I'm delighted that they are both now available again. Here are the details for anyone who likes adventure, mystery and a touch of fantasy!
Summer of the Eagles
When 13 year old Stephanie (Stevie) is orphaned and slightly lamed in a terrible accident, her life completely changes and her dreams of ever running for
are over. Her Gran is soon no longer able to cope with Stevie’s moods, and
sends her to an aunt on a Scottish island. Scotland
Although she gradually makes new friends and finds an interest in the bird sanctuary, Stevie is soon in danger from two bird poachers intent on harming the eagles. But who is the strange eagle-boy in the hills, who protects the eagles and helps Stevie to heal? And does he have anything to do with the painted rocks and legends on the island?
Review: '...The action is well paced, the descriptions of the island vivid and the characters well delineated. Gradually, through Stevie's adventures on the island, we come to learn the secrets of the eagles. This is a novel that, once started, is difficult to put down. Although it is aimed at the tween market, it will appeal also to adults as they relive, through Stevie, the uncertainties of early adulthood. An ideal summer read.'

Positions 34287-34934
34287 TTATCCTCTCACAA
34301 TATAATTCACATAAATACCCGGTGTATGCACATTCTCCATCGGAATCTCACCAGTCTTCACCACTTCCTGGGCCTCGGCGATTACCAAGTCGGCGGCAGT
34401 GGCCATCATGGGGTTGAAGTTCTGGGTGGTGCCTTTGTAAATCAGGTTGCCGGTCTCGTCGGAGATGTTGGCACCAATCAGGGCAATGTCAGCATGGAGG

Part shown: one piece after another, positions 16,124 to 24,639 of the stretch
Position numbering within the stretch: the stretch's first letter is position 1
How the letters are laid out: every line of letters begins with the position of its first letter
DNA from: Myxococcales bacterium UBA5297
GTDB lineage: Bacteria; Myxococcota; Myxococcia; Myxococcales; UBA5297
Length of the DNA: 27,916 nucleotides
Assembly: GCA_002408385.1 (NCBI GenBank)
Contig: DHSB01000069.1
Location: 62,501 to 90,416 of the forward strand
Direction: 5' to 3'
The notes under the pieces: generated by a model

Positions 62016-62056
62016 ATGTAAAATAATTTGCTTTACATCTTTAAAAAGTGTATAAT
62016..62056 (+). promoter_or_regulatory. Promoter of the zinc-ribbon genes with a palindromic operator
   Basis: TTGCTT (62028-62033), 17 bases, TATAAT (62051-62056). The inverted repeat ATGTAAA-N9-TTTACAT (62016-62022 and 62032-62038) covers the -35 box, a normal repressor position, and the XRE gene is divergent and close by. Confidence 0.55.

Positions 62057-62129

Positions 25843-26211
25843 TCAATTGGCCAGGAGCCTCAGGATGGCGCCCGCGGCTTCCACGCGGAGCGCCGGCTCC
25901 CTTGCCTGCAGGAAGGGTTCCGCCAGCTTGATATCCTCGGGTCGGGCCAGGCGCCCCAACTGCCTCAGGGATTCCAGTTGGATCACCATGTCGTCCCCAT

The Jigsaw Puzzle
Twelve-year-old asthmatic Daniel stays with his bossy cousin, Amy, her mum, and two cats in the Scottish countryside during the Christmas holidays while his parents take a trip to sort out their problems. When Amy and Daniel make up an old jigsaw puzzle, the cottage and garden gradually change to resemble the Victorian cottage pictured on the box lid.
In between searching for the missing Title Deeds of the cottage to save it from land developers, they complete the jigsaw and find a strange rhyming puzzle hidden within the box. But what does it mean?
Daniel and Amy soon find out when they become trapped inside the Victorian jigsaw house. Will they solve the cryptic written puzzle and find their way back to the present before it’s too late to save themselves, the destruction of the woods, and their cottage?
Review: 'When 12 year old Daniel goes to stay with his Aunt and cousin Amy over the Christmas holidays he gets more than he bargained for. As he and Amy piece together an old jigsaw their surroundings begin to change, creating a larger puzzle for them to solve.
Daniel is a sensitively written character, with practical and straight-talking Amy a good contrast. I liked the creepy element of the jigsaw causing changes to the house and there was a good sense of panic when they become trapped in the past. Readers will have fun trying to figure out the rhyming puzzle.